MacLean explained that the band came together accidentally at a local Toronto bar, although they had been aware of each other through the Toronto music circle.

"The press were calling us the Canadian Police because we were a three-piece band," said Gibb. "The addition of keyboards is a step forward for us."

"It's made a definite difference in the band's sound," MacLean noted. "I listened to the recording of our live broadcast and it was nice to hear the keyboards." MacLean believes the new LP contains a much better production.

RPM asked Gibb and MacLean why they chose Canada.

"I had become fed up with England," said Gibb.

"I was looking for adventure," said MacLean. "If you had lived in England or Scotland you'd know why we came. The reason we all met in Toronto was mainly because we hung out at the same places."

Explaining the Canadian and U.S. interest in British acts, MacLean pointed out that it's the same case in any country.

"England looks towards U.S. and Canadian bands," he said. "Over there they really dig Canadian acts."

MacLean said that they had originally intended to record in Canada at Le Studio but that it was busy. He pointed out that although it's more expensive for the band to travel to America to record, they were offered a good deal with Capitol Studios.

"When we recorded and released our first album we really had to play a lot to sell records,"said Gibb. "This time the fans just went ought and bought it without hearing it. This album stands up for itself. We received a good response on the first LP but didn't sell many records."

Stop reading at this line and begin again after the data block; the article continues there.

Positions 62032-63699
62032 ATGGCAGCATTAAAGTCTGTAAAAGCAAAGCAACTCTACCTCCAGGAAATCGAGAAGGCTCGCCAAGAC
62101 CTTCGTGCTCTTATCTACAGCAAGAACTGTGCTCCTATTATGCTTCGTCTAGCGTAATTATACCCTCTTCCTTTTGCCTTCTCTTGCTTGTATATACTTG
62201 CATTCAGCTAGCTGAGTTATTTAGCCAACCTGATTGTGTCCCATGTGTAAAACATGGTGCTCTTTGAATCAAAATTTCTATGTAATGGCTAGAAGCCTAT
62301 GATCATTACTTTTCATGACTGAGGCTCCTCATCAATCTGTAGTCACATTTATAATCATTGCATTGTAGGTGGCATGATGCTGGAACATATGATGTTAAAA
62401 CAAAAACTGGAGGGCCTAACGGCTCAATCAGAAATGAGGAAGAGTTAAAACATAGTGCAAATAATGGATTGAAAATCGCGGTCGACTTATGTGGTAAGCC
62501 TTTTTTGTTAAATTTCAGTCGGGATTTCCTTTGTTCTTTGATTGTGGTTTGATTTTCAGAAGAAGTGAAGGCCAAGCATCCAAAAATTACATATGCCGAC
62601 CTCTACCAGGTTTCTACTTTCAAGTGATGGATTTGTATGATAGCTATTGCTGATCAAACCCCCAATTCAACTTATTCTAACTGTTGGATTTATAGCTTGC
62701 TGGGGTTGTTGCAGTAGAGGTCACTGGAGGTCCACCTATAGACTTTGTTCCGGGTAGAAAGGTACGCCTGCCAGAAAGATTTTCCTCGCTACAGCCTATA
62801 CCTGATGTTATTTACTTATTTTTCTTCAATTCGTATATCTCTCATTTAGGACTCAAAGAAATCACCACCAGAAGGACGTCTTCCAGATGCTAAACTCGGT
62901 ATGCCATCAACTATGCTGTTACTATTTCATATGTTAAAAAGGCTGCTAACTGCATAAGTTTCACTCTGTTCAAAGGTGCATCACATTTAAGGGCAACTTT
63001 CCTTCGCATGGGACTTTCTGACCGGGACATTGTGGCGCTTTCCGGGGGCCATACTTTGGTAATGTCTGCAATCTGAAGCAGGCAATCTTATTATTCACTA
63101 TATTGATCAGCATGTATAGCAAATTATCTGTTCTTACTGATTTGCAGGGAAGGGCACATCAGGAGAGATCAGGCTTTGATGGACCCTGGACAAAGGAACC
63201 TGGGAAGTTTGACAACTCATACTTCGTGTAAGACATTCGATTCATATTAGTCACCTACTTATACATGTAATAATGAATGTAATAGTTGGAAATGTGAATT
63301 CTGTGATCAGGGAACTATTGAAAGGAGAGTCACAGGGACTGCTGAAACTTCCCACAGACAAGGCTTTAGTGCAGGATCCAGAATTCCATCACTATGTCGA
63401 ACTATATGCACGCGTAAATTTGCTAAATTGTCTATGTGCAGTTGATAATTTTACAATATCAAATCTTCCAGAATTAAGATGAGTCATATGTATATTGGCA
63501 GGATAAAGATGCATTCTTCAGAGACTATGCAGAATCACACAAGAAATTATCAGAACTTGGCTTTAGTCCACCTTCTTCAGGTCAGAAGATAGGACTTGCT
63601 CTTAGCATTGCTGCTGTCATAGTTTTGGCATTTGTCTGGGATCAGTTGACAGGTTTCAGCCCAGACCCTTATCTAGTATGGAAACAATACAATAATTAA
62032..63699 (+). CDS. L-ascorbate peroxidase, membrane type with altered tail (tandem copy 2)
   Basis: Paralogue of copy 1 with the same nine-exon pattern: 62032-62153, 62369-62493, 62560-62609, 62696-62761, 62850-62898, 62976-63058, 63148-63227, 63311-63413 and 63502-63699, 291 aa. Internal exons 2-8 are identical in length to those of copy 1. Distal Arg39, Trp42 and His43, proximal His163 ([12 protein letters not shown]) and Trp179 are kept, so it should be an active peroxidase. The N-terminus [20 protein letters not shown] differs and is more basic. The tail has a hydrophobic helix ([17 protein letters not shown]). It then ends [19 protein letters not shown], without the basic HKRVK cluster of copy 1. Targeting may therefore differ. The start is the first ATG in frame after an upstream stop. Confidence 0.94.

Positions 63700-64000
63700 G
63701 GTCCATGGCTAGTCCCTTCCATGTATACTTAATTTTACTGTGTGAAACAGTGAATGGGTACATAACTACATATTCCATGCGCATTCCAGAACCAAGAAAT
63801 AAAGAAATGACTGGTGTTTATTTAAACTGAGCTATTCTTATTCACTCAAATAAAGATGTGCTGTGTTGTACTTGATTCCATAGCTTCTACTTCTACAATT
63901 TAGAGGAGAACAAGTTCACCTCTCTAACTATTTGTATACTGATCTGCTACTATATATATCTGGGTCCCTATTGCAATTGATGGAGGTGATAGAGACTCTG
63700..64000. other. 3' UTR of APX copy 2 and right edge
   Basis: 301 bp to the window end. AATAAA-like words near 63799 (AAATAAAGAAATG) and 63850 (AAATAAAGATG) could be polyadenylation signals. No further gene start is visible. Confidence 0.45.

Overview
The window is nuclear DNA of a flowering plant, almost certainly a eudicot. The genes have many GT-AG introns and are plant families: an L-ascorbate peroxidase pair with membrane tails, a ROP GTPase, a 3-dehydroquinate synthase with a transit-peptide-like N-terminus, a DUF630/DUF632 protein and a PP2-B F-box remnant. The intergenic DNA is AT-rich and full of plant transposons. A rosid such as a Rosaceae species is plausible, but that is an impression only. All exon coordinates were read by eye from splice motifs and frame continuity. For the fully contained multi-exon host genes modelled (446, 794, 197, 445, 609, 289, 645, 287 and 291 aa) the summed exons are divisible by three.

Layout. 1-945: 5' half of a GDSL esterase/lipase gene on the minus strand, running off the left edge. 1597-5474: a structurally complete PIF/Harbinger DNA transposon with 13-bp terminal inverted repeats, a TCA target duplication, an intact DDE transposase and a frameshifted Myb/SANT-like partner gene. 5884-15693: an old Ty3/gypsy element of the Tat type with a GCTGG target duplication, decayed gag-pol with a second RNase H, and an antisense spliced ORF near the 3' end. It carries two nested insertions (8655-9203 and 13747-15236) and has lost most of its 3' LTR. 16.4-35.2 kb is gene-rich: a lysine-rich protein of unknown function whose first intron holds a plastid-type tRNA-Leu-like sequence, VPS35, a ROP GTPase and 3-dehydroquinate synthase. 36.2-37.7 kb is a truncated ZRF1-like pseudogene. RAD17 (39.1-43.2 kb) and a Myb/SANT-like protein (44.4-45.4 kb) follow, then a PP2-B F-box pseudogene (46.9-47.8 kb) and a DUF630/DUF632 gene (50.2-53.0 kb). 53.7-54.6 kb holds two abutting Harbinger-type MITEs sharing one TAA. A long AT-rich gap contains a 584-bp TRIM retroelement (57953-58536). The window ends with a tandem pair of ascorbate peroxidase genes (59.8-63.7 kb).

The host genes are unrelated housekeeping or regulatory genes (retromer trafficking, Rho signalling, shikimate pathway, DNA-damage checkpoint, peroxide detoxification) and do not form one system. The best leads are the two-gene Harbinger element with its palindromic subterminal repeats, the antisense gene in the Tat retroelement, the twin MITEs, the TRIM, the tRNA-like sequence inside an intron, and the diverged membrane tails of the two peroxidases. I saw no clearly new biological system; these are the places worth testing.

"The one question we get asked the most is who we sound like," said MacLean. "Everybody of the street will ask us what kind of music we do. They want comparison. Everybody sounds a bit like somebody."

"I used to think the music scene in Canada was small and narrow-minded but it's not like that at all,"said Gibb. "I think Rush has done a lot for Canada. There is a Canadian identity with bands like the Spoons and Nash The Slash."

"The music coming from Canada is getting a hell of a lot better, " MacLean said. "Canadians still look towards Britain for music but they don't look at home. Maybe it's because no one's doing anything at home. There's some good bands here but they still have to go elsewhere to make it. Just look at the Stray Cats, they had to leave the U.S. and go to England to make it."

Gibb admitted to at first being worried about being billed with the Stray Cats because of the difference in the music.

"I was worried at first but the crowd's a young one and I think it's a good match. They don't want to hear a rockabilly band open up."

After the short Canadian tour, plans are for U.S. dates, but MacLean noted they have to get their visas straightened out first. "Everytime we cross the border we get hassled," he said.

Meanwhile, Surf II, a Hollywood movie due for a June release, will be featuring the Deserters' instrumental A.W. O. L. from the first album.

Set list